And now when we combine the design system with testing. So if we look at testing, testing is the common language and could be the common language between stakeholders. In my example, I have robot framework using Selenium Library, and you could use whichever has thing that has natural language in it. The point is when you create test automation in natural language. You can have discussion over the test cases, which means that if you have the business requirements connected to your pipeline, and you write the test cases in the language understood by the business people, you already have an automated QA from the business requirements, all the way to verifying that it actually works and ready for release. And while you're building this testing and test automation, and you're writing the keywords, there is no reason why you wouldn't combine those also to the original design system.

Marko (16:58):

And actually now we could go back and look at the Australian government design system. They too have done the same. They're currently bribing the design system in such a way that you have the React components, but also the component tests as part of the design system. And in my opinion, this year or latest, the next year. People have started building design systems that actually include the pipeline, which could be, get help actions or Get lab or Jenkins or which server continuous integration or deployment pipeline. And also the infrastructure as code part of that same source or the design system comes from. The third area, validate business hypothesis in production. And this is actually really important part. It goes back all the way to saying failing in production, but validating business hypothesis in production is the way to go this year and in the future DevOps. It means that no way you can actually build quality assurance or automated testing or 100 percent verification that you can actually deliver the product bug free. But instead, try to find ways how you can go to production to a certain level of verification.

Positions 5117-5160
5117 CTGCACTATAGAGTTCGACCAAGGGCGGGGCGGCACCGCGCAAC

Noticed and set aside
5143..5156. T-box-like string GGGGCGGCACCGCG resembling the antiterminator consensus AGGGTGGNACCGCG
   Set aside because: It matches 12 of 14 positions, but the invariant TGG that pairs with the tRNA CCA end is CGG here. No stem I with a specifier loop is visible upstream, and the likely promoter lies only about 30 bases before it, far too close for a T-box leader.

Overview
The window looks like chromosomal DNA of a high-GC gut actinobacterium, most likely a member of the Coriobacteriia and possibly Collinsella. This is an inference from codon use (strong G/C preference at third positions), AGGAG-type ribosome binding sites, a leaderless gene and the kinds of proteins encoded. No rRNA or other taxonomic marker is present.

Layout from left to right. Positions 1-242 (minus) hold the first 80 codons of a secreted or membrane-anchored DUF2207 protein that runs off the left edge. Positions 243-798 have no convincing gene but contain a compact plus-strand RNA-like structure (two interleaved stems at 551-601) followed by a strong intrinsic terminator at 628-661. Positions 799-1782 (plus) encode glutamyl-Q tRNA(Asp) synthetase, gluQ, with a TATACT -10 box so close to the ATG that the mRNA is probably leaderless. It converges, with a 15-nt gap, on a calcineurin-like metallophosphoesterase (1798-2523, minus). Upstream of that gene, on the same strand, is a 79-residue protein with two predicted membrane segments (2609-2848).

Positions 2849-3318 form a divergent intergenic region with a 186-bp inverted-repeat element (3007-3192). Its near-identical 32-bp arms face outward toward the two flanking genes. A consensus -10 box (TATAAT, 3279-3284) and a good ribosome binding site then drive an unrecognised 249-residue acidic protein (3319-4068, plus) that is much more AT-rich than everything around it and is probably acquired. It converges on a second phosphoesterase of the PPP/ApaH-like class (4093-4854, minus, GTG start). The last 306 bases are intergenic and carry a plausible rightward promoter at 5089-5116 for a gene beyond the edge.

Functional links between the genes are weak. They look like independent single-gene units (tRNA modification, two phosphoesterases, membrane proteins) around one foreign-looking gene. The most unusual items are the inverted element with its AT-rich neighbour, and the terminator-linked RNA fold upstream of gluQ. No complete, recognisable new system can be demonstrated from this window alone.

Marko (18:22):